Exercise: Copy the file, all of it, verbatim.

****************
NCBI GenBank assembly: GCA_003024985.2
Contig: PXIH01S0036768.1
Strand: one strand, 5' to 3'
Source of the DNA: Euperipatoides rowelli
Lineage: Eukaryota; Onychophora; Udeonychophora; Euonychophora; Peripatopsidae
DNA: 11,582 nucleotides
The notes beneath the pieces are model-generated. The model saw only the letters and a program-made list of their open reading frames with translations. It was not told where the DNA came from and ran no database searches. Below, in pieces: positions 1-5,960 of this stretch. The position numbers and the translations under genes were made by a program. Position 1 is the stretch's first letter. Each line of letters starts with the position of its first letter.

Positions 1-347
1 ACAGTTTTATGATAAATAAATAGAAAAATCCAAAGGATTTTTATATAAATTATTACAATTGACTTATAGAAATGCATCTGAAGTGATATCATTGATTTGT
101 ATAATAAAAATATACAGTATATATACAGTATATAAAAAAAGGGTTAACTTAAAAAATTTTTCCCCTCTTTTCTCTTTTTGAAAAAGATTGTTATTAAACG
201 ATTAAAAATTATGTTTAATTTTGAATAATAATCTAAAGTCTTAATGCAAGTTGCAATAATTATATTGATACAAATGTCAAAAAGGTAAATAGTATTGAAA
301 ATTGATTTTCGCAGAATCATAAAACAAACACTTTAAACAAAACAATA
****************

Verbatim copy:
NCBI GenBank assembly: GCA_003024985.2
Contig: PXIH01S0036768.1
Strand: one strand, 5' to 3'
Source of the DNA: Euperipatoides rowelli
Lineage: Eukaryota; Onychophora; Udeonychophora; Euonychophora; Peripatopsidae
DNA: 11,582 nucleotides
The notes beneath the pieces are model-generated. The model saw only the letters and a program-made list of their open reading frames with translations. It was not told where the DNA came from and ran no database searches. Below, in pieces: positions 1-5,960 of this stretch. The position numbers and the translations under genes were made by a program. Position 1 is the stretch's first letter. Each line of letters starts with the position of its first letter.

Positions 1-347
1 ACAGTTTTATGATAAATAAATAGAAAAATCCAAAGGATTTTTATATAAATTATTACAATTGACTTATAGAAATGCATCTGAAGTGATATCATTGATTTGT
101 ATAATAAAAATATACAGTATATATACAGTATATAAAAAAAGGGTTAACTTAAAAAATTTTTCCCCTCTTTTCTCTTTTTGAAAAAGATTGTTATTAAACG
201 ATTAAAAATTATGTTTAATTTTGAATAATAATCTAAAGTCTTAATGCAAGTTGCAATAATTATATTGATACAAATGTCAAAAAGGTAAATAGTATTGAAA
301 ATTGATTTTCGCAGAATCATAAAACAAACACTTTAAACAAAACAATA